The first use of printing was a method of stamping in which a person would engrave characters or images into a stone cylinder called a cylinder seal. The image on the cylinder was then pressed into wet clay to transfer the information. Cylinder seals were invented around 3500 BCE in the Near East and southern Mesopotamia and are linked to the invention of cuneiform writing, which would be found on clay cylinders later. Some cylinder seal impressions were even found on things like the early clay tablets I mentioned in the last section.
Eventually cylinder printing gave way to woodblock printing in which a similar concept is at play, but with a wooden block instead of a clay cylinder. The wooden block was carved and ink was placed across the parts of the wood that remained. The information carved into the wood appeared in relief when pressed to fabric, paper, or other media— an instant data transfer.
These methods allowed for many copies to be created easily, but printers (back then it was a person, not a machine) only had one opportunity to carve images and if they made a large mistake, they’d need to start over. Interestingly enough, if there was a mistake, a printer likely either didn’t notice or didn’t care. Word spellings weren’t standardized until the printing press began to flourish, so misprints and misspellings were common in all of the early printing methods.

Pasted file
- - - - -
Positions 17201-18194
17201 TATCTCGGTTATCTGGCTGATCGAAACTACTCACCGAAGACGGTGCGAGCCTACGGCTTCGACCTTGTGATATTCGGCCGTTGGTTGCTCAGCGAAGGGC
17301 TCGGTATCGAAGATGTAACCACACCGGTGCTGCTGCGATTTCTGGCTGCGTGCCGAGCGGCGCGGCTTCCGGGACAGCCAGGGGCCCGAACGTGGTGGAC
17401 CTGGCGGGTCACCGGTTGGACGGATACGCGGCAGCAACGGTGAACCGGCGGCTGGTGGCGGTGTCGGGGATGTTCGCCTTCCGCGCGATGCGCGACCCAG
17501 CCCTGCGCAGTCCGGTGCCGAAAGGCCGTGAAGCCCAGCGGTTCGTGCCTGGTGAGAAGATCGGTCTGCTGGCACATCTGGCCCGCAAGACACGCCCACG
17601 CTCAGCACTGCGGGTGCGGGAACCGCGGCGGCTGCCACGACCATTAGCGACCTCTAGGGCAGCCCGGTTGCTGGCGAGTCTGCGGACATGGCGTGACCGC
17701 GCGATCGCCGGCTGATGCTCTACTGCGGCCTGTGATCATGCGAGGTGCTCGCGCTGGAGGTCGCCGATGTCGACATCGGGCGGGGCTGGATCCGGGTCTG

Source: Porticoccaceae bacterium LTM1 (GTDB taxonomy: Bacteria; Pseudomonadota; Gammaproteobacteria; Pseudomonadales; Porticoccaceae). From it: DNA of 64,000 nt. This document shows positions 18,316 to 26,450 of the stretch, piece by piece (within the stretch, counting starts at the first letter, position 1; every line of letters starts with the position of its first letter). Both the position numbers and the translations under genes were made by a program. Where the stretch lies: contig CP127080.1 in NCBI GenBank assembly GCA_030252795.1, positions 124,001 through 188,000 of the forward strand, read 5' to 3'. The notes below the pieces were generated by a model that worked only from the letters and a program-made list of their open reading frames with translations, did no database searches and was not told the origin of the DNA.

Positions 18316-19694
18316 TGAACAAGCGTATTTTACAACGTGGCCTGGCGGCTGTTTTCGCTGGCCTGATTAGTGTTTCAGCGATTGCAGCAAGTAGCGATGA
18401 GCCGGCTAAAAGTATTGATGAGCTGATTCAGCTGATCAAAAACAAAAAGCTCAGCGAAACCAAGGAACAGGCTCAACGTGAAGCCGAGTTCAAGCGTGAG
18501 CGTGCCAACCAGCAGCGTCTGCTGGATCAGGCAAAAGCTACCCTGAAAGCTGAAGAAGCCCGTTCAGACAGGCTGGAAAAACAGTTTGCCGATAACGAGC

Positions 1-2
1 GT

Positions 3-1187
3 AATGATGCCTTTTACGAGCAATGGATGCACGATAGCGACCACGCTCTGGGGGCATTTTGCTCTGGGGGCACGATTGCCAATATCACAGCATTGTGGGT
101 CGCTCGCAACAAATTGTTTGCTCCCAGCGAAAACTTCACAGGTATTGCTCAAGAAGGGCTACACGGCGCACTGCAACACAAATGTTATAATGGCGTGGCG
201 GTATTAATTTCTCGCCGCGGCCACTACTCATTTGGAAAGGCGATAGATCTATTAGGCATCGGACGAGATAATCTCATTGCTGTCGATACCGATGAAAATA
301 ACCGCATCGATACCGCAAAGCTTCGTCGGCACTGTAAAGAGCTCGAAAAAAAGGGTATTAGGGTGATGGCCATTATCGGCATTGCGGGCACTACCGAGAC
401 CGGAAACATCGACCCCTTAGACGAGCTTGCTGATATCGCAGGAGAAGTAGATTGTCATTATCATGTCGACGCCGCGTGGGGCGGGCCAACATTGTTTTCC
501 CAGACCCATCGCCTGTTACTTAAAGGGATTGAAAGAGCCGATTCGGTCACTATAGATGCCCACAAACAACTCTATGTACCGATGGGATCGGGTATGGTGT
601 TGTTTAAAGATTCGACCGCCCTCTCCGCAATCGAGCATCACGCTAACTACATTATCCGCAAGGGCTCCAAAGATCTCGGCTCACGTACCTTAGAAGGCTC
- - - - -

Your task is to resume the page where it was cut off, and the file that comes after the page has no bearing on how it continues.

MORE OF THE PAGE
Luckily, as the demand for information continued to grow, these early printing techniques gave way to moveable type, which first appeared in China in 1040 AD. Moveable type is composed of small raised characters on wood, ceramic, or other material that can be moved around to form one full page of a document. A printer would put ink on the raised parts and carefully transfer it to paper leaving only the character shape in ink.
Moveable type continued to develop in different parts of the world and was eventually integrated—along with technology taken from wine presses—into Gutenberg’s printing press, which was the first moveable type printing press system. It allowed printers to quickly produce cheap copies and made printing a lucrative business for the first time in history.